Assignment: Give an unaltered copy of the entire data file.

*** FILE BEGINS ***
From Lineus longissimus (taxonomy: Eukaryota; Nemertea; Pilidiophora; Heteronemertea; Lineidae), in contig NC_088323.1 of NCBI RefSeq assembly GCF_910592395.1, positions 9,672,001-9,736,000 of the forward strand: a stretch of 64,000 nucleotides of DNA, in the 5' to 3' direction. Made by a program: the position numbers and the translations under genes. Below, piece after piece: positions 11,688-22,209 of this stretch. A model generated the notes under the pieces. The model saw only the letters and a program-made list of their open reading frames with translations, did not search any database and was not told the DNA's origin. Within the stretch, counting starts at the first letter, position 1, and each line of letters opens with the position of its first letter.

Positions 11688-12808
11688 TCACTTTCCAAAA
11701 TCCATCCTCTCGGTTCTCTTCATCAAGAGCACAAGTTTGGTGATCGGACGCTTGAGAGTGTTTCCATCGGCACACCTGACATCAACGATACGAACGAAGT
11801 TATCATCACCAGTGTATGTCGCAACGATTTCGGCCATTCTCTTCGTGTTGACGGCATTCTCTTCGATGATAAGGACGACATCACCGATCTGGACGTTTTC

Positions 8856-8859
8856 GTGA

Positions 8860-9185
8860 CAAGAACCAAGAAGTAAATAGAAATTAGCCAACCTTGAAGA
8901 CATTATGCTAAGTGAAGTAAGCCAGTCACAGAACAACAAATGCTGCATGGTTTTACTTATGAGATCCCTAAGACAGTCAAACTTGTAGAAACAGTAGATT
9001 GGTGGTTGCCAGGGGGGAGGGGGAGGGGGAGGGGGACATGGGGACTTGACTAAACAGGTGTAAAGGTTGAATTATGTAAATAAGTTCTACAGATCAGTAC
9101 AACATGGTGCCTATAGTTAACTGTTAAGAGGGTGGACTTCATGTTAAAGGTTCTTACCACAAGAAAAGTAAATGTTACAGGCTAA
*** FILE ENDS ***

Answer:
From Lineus longissimus (taxonomy: Eukaryota; Nemertea; Pilidiophora; Heteronemertea; Lineidae), in contig NC_088323.1 of NCBI RefSeq assembly GCF_910592395.1, positions 9,672,001-9,736,000 of the forward strand: a stretch of 64,000 nucleotides of DNA, in the 5' to 3' direction. Made by a program: the position numbers and the translations under genes. Below, piece after piece: positions 11,688-22,209 of this stretch. A model generated the notes under the pieces. The model saw only the letters and a program-made list of their open reading frames with translations, did not search any database and was not told the DNA's origin. Within the stretch, counting starts at the first letter, position 1, and each line of letters opens with the position of its first letter.

Positions 11688-12808
11688 TCACTTTCCAAAA
11701 TCCATCCTCTCGGTTCTCTTCATCAAGAGCACAAGTTTGGTGATCGGACGCTTGAGAGTGTTTCCATCGGCACACCTGACATCAACGATACGAACGAAGT
11801 TATCATCACCAGTGTATGTCGCAACGATTTCGGCCATTCTCTTCGTGTTGACGGCATTCTCTTCGATGATAAGGACGACATCACCGATCTGGACGTTTTC

Positions 8856-8859
8856 GTGA

Positions 8860-9185
8860 CAAGAACCAAGAAGTAAATAGAAATTAGCCAACCTTGAAGA
8901 CATTATGCTAAGTGAAGTAAGCCAGTCACAGAACAACAAATGCTGCATGGTTTTACTTATGAGATCCCTAAGACAGTCAAACTTGTAGAAACAGTAGATT
9001 GGTGGTTGCCAGGGGGGAGGGGGAGGGGGAGGGGGACATGGGGACTTGACTAAACAGGTGTAAAGGTTGAATTATGTAAATAAGTTCTACAGATCAGTAC
9101 AACATGGTGCCTATAGTTAACTGTTAAGAGGGTGGACTTCATGTTAAAGGTTCTTACCACAAGAAAAGTAAATGTTACAGGCTAA